By Loraine Ritchey
Recently I revisited the two areas of competition that involved my children, Highland Dance and Soccer.Although I write a monthly Highland column and I still attend my sons "adult league" soccer games I am now "just a spectator".The day-to-day involvement of practicing, driving hither and yon, financing, dealing with teachers and coaches and long discussions with other mothers involved in the Highland/soccer are gone.
I have attended the outdoor Highland dance competitions for this column but it has been a few years since I made the effort to attend the indoor venue.I never liked indoor Highland dance competitions.As a parent they had their plus side, no wind rain or broiling sunshine, toilets that flushed and changing areas.The theatre part of me could never come to grips with the way indoor Highland dance competitions have evolved.In 1996 I covered differences between a Highland and Stage competition.
"Covering competitions, having to go from one performance area to another, the differences in ambiance, the lack of facilities that Highland competitors routinely put up with became markedly apparent.I would suggest to all indoor competition organizers, before you grab that church hall of gymnasium, please for the sake of the dance and the dancers see if you can first find a venue that will add to the art form not detract from it.
No mater how well a competition is presented or how well the dancer performs when the back drop is gymnasium doors, basket ball hoops and rubber mats it will lack audience appeal and ultimately respect (maybe another reason Highland audiences have no qualms at getting out of their seats, continually moving during performance).A performer can do so much more in the "right setting" the added distraction of glare from yellow lighting on shiny gym floors when trying to dance a sword, not to mention the injuries caused routinely by inadequate flooring (Highland dancers are not wearing Nike or Air Jordan's on their feet remember, just tiny slips of leather).I saw some truly beautiful choreography that would have been even more special in the right arena. Luckily, the Stage and Ballet competition had a great venue and the brilliance of the costuming and the dancing shone across the footlights.How wonderful to see these young dancers lighting up the day and bringing joy to the many audience members (who didn't need to be told, although they were, not to leave their seats except in between numbers)."Dancer 1996
Stepping into the indoor competition last month was like stepping back in time.The world had changed so much since I had last walked through those doors but not so Highland.I was assaulted by the cacophony of sounds and melee that greeted me.It was all too familiar.Surely, I thought with all the people milling about eating, warming up using the backs of the audience chairs for a barre, children running around the hall and a piper in the hallway playing for a dance school. "I have come during the lunch break".I was wrong for hidden away below the stage on the floor were six dancers grouped together in front of two judges that sat at card tables whilst behind them up on the proscenium stage sat the scrutinizers, waiting for the results of the previous group to be trudged across the stage to them.Is it any wonder I thought that I seem to be the "only" non-participating spectator?
Was it like this when my daughter competed, was I like these parents ,teachers and dancers not showing the respect to the performers?I would like to think that I had some audience etiquette when it came to Highland.Organizers of outdoor competitions do not have the luxury of the indoor organizer, changing rooms if available are usually some distance, PA systems leave a lot to be desired so dancers are usually to be found warming up, being coached in the immediate area.Spectators from the rest of the games mill in an around watching and moving on.However the indoor Highland competition should be able to be more professional in the "performance area" for the dancers and audience.If the parents, teachers and dancers don't give the dancers the respect they, as any other performer so rightly deserve, then who will?The only time there was any silence or attention given was when the numbers of the prize-winning dancers were announced.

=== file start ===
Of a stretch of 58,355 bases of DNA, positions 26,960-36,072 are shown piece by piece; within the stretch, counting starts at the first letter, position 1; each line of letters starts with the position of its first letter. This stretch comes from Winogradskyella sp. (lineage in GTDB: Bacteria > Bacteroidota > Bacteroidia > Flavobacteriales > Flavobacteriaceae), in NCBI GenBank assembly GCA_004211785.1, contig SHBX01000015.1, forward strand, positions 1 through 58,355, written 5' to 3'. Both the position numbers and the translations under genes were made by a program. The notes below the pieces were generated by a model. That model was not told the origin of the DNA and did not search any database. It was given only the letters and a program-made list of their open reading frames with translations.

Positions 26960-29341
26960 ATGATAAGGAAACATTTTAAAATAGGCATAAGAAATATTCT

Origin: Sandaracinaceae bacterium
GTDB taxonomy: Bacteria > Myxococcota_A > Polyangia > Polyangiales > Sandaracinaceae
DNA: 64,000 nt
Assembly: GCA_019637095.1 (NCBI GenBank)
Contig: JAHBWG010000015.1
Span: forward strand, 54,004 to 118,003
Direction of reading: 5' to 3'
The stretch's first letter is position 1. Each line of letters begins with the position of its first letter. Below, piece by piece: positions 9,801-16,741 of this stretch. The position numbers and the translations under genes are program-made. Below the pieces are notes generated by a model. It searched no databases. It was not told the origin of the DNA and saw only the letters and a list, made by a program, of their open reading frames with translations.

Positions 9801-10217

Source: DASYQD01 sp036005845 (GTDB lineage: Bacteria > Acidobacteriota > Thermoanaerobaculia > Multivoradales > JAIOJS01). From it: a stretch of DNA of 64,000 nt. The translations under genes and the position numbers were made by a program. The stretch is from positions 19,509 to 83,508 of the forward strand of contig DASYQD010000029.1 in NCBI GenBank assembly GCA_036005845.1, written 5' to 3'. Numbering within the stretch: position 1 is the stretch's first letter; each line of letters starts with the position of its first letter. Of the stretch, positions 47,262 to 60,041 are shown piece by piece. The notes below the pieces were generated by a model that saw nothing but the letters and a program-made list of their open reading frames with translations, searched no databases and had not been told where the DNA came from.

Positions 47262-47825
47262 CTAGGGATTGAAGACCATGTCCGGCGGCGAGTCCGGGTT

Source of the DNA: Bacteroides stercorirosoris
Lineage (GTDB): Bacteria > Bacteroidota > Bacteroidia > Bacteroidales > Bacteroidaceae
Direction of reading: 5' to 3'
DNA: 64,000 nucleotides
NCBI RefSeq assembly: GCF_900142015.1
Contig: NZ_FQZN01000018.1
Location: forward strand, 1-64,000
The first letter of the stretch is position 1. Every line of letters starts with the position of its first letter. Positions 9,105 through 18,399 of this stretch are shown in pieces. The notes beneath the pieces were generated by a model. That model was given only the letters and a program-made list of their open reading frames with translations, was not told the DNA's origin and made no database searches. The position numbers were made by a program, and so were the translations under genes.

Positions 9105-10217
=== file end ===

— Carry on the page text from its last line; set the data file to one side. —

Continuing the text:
Three days later I found myself sitting on bleachers once more at my son's old high school.It had been 4 years since I had attended a soccer game with high school parents.This time I was "sure" that the group of parents I sat with for 4 years was not as bad as the current crop.Since when has the passion for a sport or even dance form become more important to the parents and coaches than it seems does to the player or dancer (at least that how it looks to me one step removed from the intensity).The mothers and fathers screaming insults to referees and players, lack of social graces and respect for our children. I looked at the faces of the players and wondered if they were as embarrassed for their parents as I was.
The Highland competition could have just taken the group of dancers performing into another room to just dance in front of the judges.The judges were the only ones consistently giving undivided attention to the dancers, and they are paid to do so!Maybe Highland organizers should hand out rules of audience etiquette along with competition numbers. We parents have to understand we are setting an example for our children and they should be "good" examples; maybe that should be our New Year's resolution!
As always for Questions and Comments, I can be reached at
Loraine Ritchey, 1127.W. 4th Street, Lorain, Ohio, 44052.